Another advantage of a DST is that it offers equitable titles to all investors. Equitability is a major advantage of DSTs because all investors benefit from property gains. Other types of investments may not provide equitable titles. For instance, stockholders of a corporation do not own the properties the corporation owns.
7. Allow You to Diversify Investments
Diversification is vital for any investment portfolio — it mitigates risk and maximizes the potential of greater returns. DSTs allow for diversification because you can put relatively small investments into high-value properties. Because the entry costs are lower than they would be if you were purchasing entire properties, you may be able to invest in multiple DSTs or include a DST in a broader portfolio. DSTs are an easier asset to manage since decision-making remains the responsibility of the property management team.
Cons of Delaware Statutory Trusts
Although many investors find DSTs useful and desirable, they do have possible disadvantages. Like any investment offering, DSTs incur certain risks that are vital to consider. In addition, the nature of a DST, as a fractional purchase offering limited control, may not be compelling to all investors. It’s necessary to understand a DST’s potential cons before deciding whether or not to invest. Some of the potential downsides of DSTs can include:
1. Loss of Control
When you invest in a DST, the IRS does not allow you to have direct operational control of the property, so you have no decision-making power. This restriction keeps investors from having conflicting interests. Some investors take issue with this stipulation and would rather invest in properties that allow them to gain operational control.
With that said, restricted control can also be an advantage. Investors with large portfolios or expertise unrelated to real estate will not have the time or ability to take on managerial duties. With a DST, these investors need not worry about that aspect of real estate investment. In addition, leaving the control in the hands of real estate management experts may help protect the investment.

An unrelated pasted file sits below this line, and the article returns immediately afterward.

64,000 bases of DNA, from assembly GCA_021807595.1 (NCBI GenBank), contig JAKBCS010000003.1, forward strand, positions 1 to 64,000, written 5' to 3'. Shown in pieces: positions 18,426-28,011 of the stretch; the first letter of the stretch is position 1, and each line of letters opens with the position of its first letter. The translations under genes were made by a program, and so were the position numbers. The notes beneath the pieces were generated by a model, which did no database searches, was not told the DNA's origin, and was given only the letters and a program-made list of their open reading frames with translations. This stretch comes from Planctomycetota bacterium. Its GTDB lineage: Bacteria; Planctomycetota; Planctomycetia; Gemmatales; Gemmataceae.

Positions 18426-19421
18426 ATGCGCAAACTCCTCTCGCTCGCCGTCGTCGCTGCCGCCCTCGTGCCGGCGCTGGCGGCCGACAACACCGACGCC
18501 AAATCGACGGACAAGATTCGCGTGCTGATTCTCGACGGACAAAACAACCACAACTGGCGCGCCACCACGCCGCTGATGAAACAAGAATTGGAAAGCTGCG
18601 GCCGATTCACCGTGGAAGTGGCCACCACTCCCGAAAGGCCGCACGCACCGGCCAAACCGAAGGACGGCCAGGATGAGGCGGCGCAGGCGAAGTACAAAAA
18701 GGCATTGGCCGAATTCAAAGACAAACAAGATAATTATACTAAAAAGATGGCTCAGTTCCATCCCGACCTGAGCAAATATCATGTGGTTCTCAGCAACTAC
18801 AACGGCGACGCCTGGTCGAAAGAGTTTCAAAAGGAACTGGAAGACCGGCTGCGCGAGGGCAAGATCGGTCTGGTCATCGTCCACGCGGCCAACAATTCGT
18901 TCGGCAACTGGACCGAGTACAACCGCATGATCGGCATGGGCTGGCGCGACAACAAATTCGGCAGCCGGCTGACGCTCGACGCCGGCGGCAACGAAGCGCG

2. Execution Risks
Delaware Statutory Trust risks can also be related to execution. DST 1031 exchanges require you to complete a transaction in a short timeframe and, while this characteristic can be beneficial to investors, there is little room for error. One misstep could render the exchange no longer viable. Again, the best way to mitigate this risk is to work with an expert partner with a record of successful 1031 exchanges. They can help you understand the process and help you select a reputable intermediary.
3. Economic Risks
DSTs incur many of the same economic risks as traditional real estate investments. How well a property performs depends on its asset class and the property manager, but it may also rely on other factors. For instance, the health of the national economy, which can be unpredictable, influences the real estate market. A period of recession may affect your DST returns. With that said, DSTs offer limited liability. If a trust fails or goes bankrupt, an investor can only lose their initial investment.
Another potential downside to DSTs is their illiquidity. While liquid assets are easy to sell or exchange for cash at a moment’s notice, DSTs and other real estate investments usually require a long-term commitment. Investors who need or prefer a quick return should consider other ventures, like a publically traded Real Estate Investment Trust (REIT).